A new bomb explosion killed one and injured five in Somalia’s self-declared independent republic of Somaliland Jan. 28. Among those injured in the blast was the governor of Sool region, Askar Farah Hussein, who was admitted to a hospital in the town of Las-anod. Commenting on the bombings that have hit the region since last October, Somaliland President Dahir Rayale Kahin told reporters: “I have heard the opposition accusing the government of being behind the bombs; this is unfortunate, the government is investigating, but we need to know that the enemy wants [to stage] more attacks against Somaliland…”
The latest incident brings to five the bombings since October 2009 in Las-anod, capital of a region in contention between Somaliland and the neighboring autonomous enclave of Puntland. Las-anod is part of Sool and Sanag region, to which the governments of Somaliland and Puntland both lay claim.
According : “The area remains largely unadministered by both Puntland and Somaliland,” said EJ Hogendoorn, the International Crisis Group‘s Horn of Africa Project director, adding that the region is inhabited mainly by the Dhulbahante clan, which has family ties to the ruling Harti clan in Puntland.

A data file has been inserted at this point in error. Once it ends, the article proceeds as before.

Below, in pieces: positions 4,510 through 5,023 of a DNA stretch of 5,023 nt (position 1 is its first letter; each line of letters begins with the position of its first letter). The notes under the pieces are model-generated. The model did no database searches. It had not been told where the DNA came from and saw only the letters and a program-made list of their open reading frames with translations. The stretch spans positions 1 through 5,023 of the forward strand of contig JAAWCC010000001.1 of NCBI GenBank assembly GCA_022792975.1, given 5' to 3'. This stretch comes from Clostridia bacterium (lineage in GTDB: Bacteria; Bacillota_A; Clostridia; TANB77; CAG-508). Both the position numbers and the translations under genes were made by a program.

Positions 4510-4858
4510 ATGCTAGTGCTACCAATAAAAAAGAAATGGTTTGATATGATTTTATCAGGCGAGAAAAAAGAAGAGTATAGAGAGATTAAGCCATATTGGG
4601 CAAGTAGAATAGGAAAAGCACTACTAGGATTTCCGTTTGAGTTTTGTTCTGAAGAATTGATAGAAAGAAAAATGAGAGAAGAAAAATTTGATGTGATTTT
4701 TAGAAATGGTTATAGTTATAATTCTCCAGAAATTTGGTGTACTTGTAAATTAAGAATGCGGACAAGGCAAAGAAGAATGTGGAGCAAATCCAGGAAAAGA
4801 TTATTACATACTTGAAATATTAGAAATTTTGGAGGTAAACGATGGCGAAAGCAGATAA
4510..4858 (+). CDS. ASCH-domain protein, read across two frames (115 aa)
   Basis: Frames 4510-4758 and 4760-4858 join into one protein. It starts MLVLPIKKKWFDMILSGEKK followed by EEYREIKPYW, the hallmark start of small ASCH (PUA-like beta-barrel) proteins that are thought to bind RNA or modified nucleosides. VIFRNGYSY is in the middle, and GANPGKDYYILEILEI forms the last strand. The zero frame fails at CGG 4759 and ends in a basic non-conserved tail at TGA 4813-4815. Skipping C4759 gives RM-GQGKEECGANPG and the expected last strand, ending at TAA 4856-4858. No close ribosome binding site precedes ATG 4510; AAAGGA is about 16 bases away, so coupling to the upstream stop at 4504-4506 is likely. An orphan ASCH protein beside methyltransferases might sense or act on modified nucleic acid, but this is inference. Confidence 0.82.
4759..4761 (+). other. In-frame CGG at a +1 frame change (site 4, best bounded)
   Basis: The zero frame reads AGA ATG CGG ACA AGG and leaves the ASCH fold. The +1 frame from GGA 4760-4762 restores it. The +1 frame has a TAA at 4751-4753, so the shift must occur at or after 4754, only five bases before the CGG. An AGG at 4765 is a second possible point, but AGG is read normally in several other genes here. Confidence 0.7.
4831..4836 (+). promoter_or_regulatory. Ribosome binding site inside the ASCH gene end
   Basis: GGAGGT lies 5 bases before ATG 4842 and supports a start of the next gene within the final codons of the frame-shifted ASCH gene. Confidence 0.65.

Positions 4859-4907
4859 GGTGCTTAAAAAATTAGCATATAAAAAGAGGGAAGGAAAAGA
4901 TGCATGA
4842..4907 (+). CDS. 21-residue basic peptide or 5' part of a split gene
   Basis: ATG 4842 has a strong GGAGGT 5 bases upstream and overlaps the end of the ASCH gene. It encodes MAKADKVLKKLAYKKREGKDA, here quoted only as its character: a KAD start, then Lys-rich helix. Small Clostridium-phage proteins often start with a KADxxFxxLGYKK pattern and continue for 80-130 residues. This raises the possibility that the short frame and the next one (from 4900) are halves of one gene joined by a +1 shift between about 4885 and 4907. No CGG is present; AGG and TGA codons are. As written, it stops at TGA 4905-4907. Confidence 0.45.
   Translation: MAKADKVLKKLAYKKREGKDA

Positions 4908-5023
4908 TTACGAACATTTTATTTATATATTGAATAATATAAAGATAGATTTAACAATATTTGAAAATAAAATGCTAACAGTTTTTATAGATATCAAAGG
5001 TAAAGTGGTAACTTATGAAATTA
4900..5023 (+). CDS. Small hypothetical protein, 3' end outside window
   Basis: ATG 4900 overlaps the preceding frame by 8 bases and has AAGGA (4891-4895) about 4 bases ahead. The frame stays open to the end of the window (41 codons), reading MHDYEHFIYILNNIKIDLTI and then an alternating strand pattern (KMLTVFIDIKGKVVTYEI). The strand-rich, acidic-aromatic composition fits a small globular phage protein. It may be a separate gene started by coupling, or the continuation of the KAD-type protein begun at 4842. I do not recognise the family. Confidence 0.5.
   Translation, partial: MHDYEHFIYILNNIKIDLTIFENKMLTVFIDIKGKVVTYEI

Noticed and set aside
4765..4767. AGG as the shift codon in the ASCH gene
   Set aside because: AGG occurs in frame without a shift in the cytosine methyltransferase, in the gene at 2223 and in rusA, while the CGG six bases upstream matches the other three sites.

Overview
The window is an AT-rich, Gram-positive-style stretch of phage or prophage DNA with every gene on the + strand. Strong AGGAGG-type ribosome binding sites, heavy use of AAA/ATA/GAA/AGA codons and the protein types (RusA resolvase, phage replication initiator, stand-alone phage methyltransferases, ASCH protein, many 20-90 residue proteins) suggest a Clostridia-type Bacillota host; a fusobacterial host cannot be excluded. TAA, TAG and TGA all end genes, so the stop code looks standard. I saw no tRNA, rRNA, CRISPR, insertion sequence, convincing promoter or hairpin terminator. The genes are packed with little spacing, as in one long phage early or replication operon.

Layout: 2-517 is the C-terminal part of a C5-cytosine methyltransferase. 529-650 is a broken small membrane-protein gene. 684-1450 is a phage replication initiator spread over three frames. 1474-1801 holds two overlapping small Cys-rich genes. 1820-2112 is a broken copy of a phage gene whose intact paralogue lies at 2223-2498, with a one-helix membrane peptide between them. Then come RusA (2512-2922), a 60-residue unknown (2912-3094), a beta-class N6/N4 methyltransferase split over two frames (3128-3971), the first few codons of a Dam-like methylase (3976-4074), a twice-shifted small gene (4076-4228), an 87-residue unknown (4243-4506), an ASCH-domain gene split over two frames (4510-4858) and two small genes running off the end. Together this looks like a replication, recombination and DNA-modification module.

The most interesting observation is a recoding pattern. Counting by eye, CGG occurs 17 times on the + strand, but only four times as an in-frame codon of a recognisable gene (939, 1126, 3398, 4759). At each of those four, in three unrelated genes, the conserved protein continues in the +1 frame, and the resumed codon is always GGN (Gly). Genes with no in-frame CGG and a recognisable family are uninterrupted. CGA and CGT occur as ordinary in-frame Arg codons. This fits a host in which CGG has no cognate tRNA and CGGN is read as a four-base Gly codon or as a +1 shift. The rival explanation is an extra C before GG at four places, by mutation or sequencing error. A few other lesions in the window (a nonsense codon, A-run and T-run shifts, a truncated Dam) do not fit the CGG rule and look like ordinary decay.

“The Sool and Sanag region is disputed by both Puntland and Somaliland for several reasons; the Dhulbahante are unhappy with both Puntland and Somaliland, and Islamist radicals have taken advantage of this to try to cause instability in the area,” Hogendoorn said. “Moreover, it is likely that there are significant oil deposits in Sool and Sanag, so both governments lay claim to the region.”
Hogendoorn said it appears the violence is inspired by Islamist elements among the Dhulbahante that are sympathetic to al-Shabab, the main insurgent group that has been waging war against the government in Somalia.
“The interest of these Islamist elements is to foment instability. What is clear is that they have links with al-Shabab in south and central Somalia,” he said. “There is a similar dynamic going in Puntland, where the Islamist radicals have also targeted government officials in the past.”
Somaliand police commissioner Mohamed Saqadhi Dubad told IRIN that 23 arrests had been made in relation to the wave of attacks and that investigations are ongoing. On Jan. 26, Dubad said, a remote-controlled package bomb killed two Somaliland soldiers. On Jan. 14, unknown armed men shot dead the Las-anod police commissioner minutes after he left a mosque. In late October, an army commander and another official were killed following a bomb explosion.
“We consider the suspects [to be] coming from our enemy who don’t like our stability; of course they are external enemies,” Dubad said, declining to give any names. (IRIN, Jan. 29)
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